Henrietta Keddie was an extremely prolific professional writer from Scotland who published under the name of Sarah Tytler. Her book on Austen, Jane Austen and Her Works, came out in 1880. The problem that she encountered when writing it is one which, in less exaggerated form, has beset many later writers. The only full version of Austen’s life that was in circulation when she wrote the more purely biographical parts of her book was one that was, in accordance with Victorian conventions, carefully policed by Austen’s family. Her difficulty was that she heard some voices in Austen’s novels and letters which she was politely, but firmly, told did not exist.
Austen’s brother, Henry, had published his ‘Biographical Notice’ in 1818 in the posthumous first edition of Northanger Abbey and Persuasion. It was a short, elegantly written account that emphasised his sister’s domesticity and piety. Any anxieties that might have been felt about the satirical nature of her writings were meant to be calmed by reassurances that, almost faultless herself, ‘she always sought in the fault of others, something to excuse, to forgive or forget’ (P, p. 31). Henry also gave his own impression of some of the Regency qualities of his sister’s writing when he drew attention to their charm, polish and finish. Austen’s nephew, the Reverend James Edward Austen-Leigh, continued to emphasise her domestic virtues in his much more substantial biographical notice, Memoir of Jane Austen, which was first published in 1870. Its popularity led to a second edition the following year and can be seen as launching the Austen industry.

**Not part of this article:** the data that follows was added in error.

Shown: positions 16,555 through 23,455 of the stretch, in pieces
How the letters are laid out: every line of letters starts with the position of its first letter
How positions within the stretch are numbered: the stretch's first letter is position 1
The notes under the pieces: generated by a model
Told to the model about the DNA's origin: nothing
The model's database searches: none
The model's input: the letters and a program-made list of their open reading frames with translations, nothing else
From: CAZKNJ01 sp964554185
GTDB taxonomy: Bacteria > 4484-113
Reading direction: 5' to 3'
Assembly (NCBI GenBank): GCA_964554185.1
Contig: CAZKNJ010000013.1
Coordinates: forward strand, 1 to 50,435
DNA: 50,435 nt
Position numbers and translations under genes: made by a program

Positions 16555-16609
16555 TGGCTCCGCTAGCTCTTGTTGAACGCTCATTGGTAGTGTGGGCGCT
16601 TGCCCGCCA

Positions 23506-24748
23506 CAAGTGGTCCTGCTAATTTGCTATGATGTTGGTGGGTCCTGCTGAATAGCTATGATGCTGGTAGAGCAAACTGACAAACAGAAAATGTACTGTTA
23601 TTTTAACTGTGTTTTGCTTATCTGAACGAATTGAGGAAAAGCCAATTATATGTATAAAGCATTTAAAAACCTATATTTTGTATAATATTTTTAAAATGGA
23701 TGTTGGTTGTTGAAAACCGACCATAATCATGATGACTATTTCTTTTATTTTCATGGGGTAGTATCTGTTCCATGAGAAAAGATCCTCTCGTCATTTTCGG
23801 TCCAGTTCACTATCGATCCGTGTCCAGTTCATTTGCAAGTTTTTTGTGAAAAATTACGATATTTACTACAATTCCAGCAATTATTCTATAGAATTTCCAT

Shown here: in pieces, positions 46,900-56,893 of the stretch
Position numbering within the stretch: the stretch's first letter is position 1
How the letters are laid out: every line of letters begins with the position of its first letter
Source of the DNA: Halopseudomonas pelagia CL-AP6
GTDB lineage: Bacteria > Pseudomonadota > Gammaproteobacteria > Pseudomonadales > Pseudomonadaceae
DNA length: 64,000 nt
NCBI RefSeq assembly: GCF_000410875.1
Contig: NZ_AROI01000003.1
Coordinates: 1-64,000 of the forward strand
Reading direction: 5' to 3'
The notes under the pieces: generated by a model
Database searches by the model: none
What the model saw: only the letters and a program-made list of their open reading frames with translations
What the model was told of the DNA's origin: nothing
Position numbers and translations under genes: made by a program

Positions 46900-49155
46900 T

Tytler certainly follows some of the guidelines that had been set out for her by Austen’s brother and nephew. She too represents Austen as a person who was content to be everything to her family and nothing to the world. She echoes Austen-Leigh’s praise for his aunt’s sewing: